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Prevention of Hiv Transmit Ion

Prevention of Hiv Transmit Ion

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Published by: herbert_musoke on Nov 21, 2010
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How can HIV transmission be prevented?
HIVcan be transmitted in three main ways:
Sexual transmission
Transmission through blood
Mother-to-child transmissionFor each route of transmission there are things that an individual can do to reduce or eliminate risk. There are also interventions that have been proven to work at thecommunity, local and national level.
Wherever there is HIV, all three routes of transmission will take place. However thenumber of infections resulting from each route will vary greatly between countries and population groups. The share of resources allocated to each area should reflect the natureof the local epidemic - for example, if most infections occur among men who have sexwith men then this group should be a primary target for prevention efforts."Knowing your epidemic in a particular region or country is the first, essential step inidentifying, selecting and funding the most appropriate and effective HIV preventionmeasures for that country or region." -
UNAIDS guidelines for HIV prevention
HIV prevention should be comprehensive, making use of all approaches known to beeffective rather than just implementing one or a few select actions in isolation. SuccessfulHIV prevention programmes not only give information, but also build skills and provideaccess to essential commodities such as condoms or sterile injecting equipment. It should be remembered that many people don’t fit into only one “risk category”. For example,injecting drug users need access to condoms and safer sex counselling as well as supportto reduce the risk of transmission through blood.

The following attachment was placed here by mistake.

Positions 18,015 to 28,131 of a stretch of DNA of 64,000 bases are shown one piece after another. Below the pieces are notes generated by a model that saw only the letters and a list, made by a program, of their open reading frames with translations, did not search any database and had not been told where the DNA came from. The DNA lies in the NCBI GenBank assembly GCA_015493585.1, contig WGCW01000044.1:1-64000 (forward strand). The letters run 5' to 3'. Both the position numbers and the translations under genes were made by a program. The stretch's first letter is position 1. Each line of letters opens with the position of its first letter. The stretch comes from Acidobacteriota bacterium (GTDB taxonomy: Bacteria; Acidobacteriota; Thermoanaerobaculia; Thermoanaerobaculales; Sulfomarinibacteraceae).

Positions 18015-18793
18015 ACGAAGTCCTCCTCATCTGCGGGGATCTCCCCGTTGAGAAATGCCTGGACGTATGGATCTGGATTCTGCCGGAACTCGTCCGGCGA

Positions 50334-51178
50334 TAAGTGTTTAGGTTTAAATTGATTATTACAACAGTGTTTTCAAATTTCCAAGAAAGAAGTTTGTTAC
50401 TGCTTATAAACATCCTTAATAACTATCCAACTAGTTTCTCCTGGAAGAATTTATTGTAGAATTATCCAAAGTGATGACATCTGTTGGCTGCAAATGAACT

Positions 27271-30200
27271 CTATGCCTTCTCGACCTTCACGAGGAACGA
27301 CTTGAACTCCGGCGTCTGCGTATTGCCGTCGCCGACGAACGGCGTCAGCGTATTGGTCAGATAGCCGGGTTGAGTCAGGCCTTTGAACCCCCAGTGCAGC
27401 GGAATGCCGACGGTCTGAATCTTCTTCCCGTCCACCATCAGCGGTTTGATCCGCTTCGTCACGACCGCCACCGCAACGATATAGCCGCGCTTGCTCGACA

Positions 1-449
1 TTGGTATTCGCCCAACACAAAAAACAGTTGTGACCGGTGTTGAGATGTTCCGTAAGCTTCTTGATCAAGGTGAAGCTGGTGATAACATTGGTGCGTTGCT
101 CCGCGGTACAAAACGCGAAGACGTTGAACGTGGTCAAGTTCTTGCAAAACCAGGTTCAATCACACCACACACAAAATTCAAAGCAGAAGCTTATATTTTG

Who needs HIV prevention?
Anyone can become infected with HIV, and so promoting widespread awareness of HIVthrough basicHIV and AIDS education is vital for preventing all forms of HIV transmission. Specific programmes can target key groups who have been particularlyaffected by a country’s epidemic, for examplechildren, women, men who have sex with men,injecting drug users andsex workers.Older people are also a group who require  prevention measures, as in some countries an increasing number of new infections areoccurring among those aged over 50.
HIV prevention needs to reach both people who are at risk of HIV infection and thosewho are already infected:
People who do not have HIV need interventions that will enable them to protectthemselves from becoming infected.
People who are already living with HIV need knowledge and support to protecttheir own health and to ensure that they don’t transmit HIV to others - known as“positive prevention”. Positive prevention has become increasingly important asimprovements in treatment have led to a rise in the number of people living withHIV.
HIV counselling and testing are fundamental for HIV prevention. People living with HIVare less likely to transmit the virus to others if they know they are infected and if theyhave received counselling about safer behaviour. For example, a pregnant woman whohas HIV will not be able to benefit from interventions to protect her child unless her infection is diagnosed. Those who discover they are not infected can also benefit, byreceiving counselling on how to remain uninfected.